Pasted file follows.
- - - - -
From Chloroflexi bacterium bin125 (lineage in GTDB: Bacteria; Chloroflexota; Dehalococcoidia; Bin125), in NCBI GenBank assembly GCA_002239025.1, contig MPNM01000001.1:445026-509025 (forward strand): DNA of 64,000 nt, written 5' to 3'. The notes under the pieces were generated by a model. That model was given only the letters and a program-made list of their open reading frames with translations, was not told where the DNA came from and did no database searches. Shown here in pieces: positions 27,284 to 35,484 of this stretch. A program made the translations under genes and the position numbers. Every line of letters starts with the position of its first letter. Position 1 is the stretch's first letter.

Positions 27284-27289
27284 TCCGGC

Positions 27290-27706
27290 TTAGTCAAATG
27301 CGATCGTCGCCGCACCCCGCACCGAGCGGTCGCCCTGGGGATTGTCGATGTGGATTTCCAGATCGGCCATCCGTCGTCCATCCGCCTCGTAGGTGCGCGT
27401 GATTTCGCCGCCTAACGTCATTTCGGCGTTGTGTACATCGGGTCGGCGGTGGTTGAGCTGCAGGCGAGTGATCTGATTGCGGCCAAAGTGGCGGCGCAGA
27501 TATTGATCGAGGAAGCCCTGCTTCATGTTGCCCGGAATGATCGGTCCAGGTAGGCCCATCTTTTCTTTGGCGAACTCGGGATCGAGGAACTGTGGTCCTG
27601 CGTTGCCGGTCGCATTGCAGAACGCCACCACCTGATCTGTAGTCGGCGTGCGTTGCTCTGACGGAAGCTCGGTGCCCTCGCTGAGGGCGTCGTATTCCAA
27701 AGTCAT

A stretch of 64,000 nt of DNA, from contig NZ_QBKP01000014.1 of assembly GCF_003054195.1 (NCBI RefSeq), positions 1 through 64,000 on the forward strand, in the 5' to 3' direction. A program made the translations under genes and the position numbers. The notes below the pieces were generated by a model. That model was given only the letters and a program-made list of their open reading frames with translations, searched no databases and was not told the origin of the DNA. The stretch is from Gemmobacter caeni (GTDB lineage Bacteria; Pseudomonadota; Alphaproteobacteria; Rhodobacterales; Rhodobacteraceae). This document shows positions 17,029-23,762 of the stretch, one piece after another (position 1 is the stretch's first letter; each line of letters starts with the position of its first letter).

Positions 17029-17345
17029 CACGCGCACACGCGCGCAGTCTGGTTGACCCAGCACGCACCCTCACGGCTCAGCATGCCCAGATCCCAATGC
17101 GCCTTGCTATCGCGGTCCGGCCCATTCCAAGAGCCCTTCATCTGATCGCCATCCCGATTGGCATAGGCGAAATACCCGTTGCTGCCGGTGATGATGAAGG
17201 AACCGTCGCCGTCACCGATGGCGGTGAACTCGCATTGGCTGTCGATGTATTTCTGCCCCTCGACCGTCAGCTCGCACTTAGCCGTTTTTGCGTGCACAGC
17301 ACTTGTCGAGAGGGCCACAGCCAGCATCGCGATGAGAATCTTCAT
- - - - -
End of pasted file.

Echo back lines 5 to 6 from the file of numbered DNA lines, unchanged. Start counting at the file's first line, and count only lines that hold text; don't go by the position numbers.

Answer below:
27290 TTAGTCAAATG
27301 CGATCGTCGCCGCACCCCGCACCGAGCGGTCGCCCTGGGGATTGTCGATGTGGATTTCCAGATCGGCCATCCGTCGTCCATCCGCCTCGTAGGTGCGCGT